They did that despite not having played over the summer. They had to learn the system on the fly, and it took a while to settle in. Only the varsity played the Grinnell style this season because of the late start, something that will change next year. Mello hopes also to get the feeder system in Bensenville and Wood Dale restarted also.


This summer the Bison will play at Montini's summer league. They will continue to develop their shooting technique. They will continue to get comfortable playing this unusual system. And Mello expects they will shoot and score even more next season.

Win more too.

"I told them," Mello said, "this group is going to be remembered as the group that resurrected Fenton girls basketball."

2. Rebuilding:

Fenton wasn't the only girls team to see improvement under a first-year coach. Waubonsie Valley also took steps in the right direction with new coach Brett Love.

The Warriors' 10-win season was more than the previous three seasons combined. Their victory Monday against East Aurora in a quarterfinal was their first regional win since 2012.

"Coming in the culture of losing was overwhelming," Love said. "We as a program didn't think we could win."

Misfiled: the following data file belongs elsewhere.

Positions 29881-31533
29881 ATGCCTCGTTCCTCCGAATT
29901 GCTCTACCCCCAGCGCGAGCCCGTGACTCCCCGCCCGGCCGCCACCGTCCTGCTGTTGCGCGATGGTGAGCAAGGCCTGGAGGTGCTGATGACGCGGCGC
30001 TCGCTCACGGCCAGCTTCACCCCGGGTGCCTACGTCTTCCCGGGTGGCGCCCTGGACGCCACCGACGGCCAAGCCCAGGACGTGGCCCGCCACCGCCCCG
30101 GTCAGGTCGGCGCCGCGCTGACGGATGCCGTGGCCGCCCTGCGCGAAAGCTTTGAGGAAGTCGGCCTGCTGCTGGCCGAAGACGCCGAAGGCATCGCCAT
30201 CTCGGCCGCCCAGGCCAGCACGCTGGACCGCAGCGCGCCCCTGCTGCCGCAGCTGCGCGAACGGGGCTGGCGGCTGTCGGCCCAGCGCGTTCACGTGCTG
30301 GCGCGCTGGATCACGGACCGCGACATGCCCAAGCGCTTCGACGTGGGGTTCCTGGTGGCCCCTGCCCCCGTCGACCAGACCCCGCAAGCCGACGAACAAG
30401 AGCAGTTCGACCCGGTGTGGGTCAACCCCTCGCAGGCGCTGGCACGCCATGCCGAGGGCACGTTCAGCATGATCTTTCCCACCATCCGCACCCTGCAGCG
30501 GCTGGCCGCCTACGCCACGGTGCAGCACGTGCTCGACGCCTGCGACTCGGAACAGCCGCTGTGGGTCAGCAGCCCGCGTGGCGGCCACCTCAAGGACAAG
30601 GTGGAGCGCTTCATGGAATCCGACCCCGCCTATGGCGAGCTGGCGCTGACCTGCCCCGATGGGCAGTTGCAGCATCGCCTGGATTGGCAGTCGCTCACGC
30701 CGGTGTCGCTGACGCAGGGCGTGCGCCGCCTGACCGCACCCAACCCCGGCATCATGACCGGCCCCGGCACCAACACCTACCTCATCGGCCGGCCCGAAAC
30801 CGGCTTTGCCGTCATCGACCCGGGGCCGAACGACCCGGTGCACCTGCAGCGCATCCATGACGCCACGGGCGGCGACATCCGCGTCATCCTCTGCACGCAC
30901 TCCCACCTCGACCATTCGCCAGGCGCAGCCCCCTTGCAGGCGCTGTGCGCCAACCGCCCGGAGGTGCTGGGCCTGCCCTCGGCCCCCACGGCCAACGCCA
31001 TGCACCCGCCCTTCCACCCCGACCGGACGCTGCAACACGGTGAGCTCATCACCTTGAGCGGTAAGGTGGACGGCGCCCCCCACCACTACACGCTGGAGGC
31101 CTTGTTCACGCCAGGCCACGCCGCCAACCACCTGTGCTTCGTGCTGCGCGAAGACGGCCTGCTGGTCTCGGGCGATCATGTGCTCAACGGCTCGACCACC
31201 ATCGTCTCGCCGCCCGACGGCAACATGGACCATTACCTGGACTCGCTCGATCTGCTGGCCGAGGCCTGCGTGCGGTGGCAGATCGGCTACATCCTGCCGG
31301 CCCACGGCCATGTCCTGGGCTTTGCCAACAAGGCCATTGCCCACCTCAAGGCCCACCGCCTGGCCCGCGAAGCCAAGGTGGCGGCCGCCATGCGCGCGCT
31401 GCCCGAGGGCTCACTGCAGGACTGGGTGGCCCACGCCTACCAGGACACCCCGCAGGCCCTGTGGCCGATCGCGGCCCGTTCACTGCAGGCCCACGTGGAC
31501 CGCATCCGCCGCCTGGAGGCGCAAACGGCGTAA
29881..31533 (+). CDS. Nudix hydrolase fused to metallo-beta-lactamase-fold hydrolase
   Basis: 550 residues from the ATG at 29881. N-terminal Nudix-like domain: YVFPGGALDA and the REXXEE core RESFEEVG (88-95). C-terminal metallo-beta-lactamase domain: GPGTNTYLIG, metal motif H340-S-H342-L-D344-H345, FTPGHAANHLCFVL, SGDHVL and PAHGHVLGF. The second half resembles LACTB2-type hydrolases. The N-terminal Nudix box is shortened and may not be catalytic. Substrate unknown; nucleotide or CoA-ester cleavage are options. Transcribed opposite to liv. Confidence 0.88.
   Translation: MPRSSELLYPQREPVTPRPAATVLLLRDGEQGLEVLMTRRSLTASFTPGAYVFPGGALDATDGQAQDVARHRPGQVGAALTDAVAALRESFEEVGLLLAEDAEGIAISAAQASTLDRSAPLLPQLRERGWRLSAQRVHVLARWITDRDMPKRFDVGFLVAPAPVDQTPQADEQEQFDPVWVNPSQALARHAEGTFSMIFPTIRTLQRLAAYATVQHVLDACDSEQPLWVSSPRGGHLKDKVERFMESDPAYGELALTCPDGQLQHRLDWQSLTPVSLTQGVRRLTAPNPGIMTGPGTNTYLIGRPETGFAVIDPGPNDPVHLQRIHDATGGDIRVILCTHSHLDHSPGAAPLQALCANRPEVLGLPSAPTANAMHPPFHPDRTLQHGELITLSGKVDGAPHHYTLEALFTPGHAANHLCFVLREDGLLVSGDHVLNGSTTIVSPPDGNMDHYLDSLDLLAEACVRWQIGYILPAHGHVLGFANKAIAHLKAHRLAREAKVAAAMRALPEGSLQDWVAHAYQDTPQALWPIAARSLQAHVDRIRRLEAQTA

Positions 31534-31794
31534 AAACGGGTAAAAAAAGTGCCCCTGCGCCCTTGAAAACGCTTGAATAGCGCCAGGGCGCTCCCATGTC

How did the Warriors change?

There are a lot of similarities with Fenton, though the style of play is not one of them.

Love cites two items: "Changing or improving the basketball IQ of the players and changing the work ethic and expectations of working hard throughout the program."

Not everyone bought in. Those who did saw improvement. And because many of the varsity players are young, they can develop with the program.

"We had some people quit and not continue and not play that came out last year just because of the expectations," said Love, who also runs the Illinois Evolution AAU program. "And those that stuck with it, they chose to work hard. It wasn't easy."

Rebuilding a program never is easy. But it can be very rewarding.

<URL destination="#photo2">3. We're No. 1:

After weeks of jostling for position, Naperville North's boys earned the top seed in the Class 4A Glenbard East sectional. It became official Thursday afternoon, but the Huskies (22-2) pretty much wrapped it up with Tuesday's win over Naperville Central.

Now that the seeds are in, the IHSA will release the 3A and 4A playoff pairings Friday afternoon.

Naperville North rides a seven-game winning streak heading into Friday's game at Waubonsie Valley, its last loss coming to WW South. The third-seeded Tigers (22-5), meanwhile, saw their nine-game winning streak come to an end Tuesday against Metea Valley.

And so began the jostling. Too many streaks and not enough top seeds.